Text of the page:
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Ranking the Orlando Magic’s 2021 Offseason Moves: Part II

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Every move, signing, hiring and draft pick ranked from best to worst

Washington Wizards v Orlando Magic Photo by Alex Menendez/Getty Images

In Part I we began our ranking of the Orlando Magic’s top offseason moves from best to worst, including the drafting of Jalen Suggs and the addition by subtraction of Dwayne Bacon.

Let’s pick up where we left off...


Signed Robin Lopez

Washington Wizards vs. Orlando Magic Photo by Fernando Medina/NBAE via Getty Images

The 2021 combination of a Lopez brother and the Magic is a match seemingly made in Disney-heaven. From Orlando’s perspective they add a veteran center to round out their depth at the position, one with a reputation as a great locker room guy and beloved teammate. For Robin Lopez, it’s a move that pays him handsomely to warm the bench and provide legitimate competition during training sessions, while also significantly increasing his proximity to rollercoasters and potentially launching his comedy career with his new running mate, Stuff. Win-win.

Even in the twilight of his career Lopez is still a capable rotation player in the NBA. He never extended his range like his brother did, but he remains a solid defensive presence with a hook shot at the other end that apparently continues to grow in stature. In fact, it’s this general aptitude that is the only part of this signing that might give one pause; is Lopez really going to be content ceding all of his minutes to the combination of Wendell Carter Jr and Mo Bamba?

One can only assume that in signing with the team it was made clear to the veteran big man that playing time will come only in ‘break in case of emergency’ circumstances. It’s probably also a fair assumption that some of the negotiation regarding the final dollar value of his contract — a cool $5 million for the year — centered on this fact. The Magic are paying Lopez well to round out the center rotation and offer a veteran voice of mentorship for the youth they already have at the position. He seems like a fantastic choice to fill that role.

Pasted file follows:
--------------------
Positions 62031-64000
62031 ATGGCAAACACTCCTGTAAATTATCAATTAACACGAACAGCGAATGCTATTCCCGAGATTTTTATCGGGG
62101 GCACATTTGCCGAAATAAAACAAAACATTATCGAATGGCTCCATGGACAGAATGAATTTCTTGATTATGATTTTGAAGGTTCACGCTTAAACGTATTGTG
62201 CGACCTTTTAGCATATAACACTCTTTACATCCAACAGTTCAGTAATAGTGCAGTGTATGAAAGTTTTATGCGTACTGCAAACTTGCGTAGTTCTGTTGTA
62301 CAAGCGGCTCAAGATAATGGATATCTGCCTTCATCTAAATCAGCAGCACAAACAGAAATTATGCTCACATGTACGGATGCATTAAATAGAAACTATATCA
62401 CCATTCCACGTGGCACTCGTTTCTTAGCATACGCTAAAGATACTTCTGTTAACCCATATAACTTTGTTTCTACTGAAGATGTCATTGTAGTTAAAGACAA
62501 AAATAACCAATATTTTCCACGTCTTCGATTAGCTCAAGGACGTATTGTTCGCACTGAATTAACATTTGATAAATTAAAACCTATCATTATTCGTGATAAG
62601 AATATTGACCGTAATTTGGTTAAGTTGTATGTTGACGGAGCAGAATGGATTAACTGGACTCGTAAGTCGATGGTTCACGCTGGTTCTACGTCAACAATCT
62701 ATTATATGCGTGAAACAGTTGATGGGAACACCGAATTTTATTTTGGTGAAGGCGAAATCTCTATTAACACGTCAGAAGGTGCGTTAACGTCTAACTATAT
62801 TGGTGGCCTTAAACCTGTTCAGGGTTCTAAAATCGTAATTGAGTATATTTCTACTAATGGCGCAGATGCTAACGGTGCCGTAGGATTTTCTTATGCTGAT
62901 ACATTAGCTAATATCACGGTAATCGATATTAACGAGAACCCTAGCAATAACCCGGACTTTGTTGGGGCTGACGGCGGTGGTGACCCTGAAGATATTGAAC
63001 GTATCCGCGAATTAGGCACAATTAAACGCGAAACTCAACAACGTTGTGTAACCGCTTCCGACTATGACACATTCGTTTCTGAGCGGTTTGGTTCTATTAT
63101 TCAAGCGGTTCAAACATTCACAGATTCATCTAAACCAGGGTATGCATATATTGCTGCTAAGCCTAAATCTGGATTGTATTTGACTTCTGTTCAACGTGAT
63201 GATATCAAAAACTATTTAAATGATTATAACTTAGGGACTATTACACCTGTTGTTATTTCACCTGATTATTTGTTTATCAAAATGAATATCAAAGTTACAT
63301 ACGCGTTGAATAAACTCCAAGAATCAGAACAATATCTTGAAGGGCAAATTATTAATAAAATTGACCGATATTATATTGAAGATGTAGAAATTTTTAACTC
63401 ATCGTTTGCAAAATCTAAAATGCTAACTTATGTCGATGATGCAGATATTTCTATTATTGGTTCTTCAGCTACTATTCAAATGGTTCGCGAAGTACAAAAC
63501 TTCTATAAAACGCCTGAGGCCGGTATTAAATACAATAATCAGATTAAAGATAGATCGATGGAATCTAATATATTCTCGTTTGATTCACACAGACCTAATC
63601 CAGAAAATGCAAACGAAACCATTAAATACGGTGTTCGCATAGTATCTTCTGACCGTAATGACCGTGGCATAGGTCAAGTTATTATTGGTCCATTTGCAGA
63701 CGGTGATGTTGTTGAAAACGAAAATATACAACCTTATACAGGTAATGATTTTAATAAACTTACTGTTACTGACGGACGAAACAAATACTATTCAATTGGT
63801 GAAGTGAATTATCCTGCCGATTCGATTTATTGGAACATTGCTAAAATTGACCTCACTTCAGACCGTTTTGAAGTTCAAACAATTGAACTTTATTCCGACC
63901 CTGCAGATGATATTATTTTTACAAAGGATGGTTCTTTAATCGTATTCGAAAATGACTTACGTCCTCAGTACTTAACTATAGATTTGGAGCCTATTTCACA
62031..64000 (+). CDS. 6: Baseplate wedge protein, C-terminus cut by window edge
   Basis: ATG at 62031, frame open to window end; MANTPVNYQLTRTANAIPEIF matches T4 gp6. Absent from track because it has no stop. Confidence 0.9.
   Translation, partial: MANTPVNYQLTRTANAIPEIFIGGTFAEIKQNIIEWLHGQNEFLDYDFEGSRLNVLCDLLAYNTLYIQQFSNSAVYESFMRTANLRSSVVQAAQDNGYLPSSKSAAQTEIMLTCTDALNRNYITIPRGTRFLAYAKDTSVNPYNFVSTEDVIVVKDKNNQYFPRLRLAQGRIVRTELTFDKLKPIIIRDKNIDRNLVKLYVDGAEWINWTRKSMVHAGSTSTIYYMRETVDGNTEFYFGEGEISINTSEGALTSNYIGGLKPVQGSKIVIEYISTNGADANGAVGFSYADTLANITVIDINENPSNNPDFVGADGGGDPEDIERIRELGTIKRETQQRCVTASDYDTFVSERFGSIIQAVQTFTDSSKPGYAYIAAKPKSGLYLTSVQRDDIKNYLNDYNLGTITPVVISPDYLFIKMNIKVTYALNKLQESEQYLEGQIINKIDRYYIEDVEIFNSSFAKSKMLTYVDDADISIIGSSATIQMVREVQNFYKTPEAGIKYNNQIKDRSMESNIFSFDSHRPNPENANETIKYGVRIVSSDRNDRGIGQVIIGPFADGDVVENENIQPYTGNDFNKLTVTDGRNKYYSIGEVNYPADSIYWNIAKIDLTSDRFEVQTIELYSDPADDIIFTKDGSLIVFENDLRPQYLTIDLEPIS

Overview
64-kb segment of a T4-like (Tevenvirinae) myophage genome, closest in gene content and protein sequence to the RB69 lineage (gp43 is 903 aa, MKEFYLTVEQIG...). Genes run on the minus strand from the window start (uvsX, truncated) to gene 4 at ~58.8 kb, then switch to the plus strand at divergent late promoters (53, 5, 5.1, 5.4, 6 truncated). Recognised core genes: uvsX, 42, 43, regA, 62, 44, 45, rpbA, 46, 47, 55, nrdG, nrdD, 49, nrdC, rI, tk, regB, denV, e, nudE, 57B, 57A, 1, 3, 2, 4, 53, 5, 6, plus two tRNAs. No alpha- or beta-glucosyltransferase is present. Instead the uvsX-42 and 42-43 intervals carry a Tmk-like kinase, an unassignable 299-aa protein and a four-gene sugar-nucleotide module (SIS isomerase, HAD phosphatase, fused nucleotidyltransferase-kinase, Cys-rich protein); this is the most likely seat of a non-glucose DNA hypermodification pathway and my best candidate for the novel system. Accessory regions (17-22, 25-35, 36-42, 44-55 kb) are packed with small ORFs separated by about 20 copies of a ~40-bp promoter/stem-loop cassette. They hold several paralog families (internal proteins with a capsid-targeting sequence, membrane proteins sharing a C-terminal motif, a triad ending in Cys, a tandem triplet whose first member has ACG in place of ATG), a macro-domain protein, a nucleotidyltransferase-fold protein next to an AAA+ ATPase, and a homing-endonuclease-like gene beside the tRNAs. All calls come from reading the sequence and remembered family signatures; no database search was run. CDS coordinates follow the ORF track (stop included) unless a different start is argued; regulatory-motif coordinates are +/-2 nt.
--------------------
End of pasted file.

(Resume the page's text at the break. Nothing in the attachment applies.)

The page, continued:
Signed Moe Wagner

Orlando Magic v Detroit Pistons Photo by Nic Antaya/Getty Images

Re-upping the second Wagner brother in the team’s only other noteworthy free agency move was a mild surprise when compared to the Lopez signing. Where Ro-Lo filled an obvious positional need, Wagner Mach II seems to add only a little more redundancy to a roster already possessed of just that at his preferred playing slots. Whether he’s a power forward or a center remains to be seen, but the fact remains that the Magic now have a substantial number of bodies who will be jostling for playing time at these positions, many of whom cost the team significantly more in way of draft and development capital than the German big man.

Still, Moe Wagner was solid in his stretch with the team at the close of last season, enough so that he probably deserves a chance to return and find out if he can build any further on the promise he flashed. Plus, there are positive vibes to be enjoyed by adding to the roster a pair of brothers who appear to have a playful and good-natured dynamic to their relationship. For a team that knows it’s not going anywhere significant this season anyway, a chemistry addition with one of the final main roster slots is probably the right call.


Signed Iggy Brazdeikis to a two-way contract

2021 Las Vegas Summer League - Orlando Magic v Houston Rockets Photo by Jeff Bottari/NBAE via Getty Images

Brazdeikis is back! Snagging one of the team’s two-way slots, the young wing will extend his stretch in Central Florida as he looks to carve out a career in the league. He was actually a reasonable performer in unexpectedly big minutes at the close of last season, putting up averages of 11.1 points, 5.1 rebounds and 2.0 assists in almost 30 minutes per-night, converting the deep ball at a clip of 40.7% and generally passing the eye test despite playing for a team that was horribly outmatched every night.

Iggy B isn’t the type of signing that makes or breaks a team’s fortunes, nor is he the type of player that jump-starts a rebuild. In fact, we probably won’t even see all that much of him at the NBA level this coming season — 50 games is the absolute max, should an opportunity created by injury arise. Still, he at least plays at a position of need for the side and is young enough that his timeline matches the team’s intended trajectory should he really show something. As a depth signing the Magic could have done a lot worse.


Check back soon for the third and final installment as we discuss some of the Magic’s more questionable offseason decisions.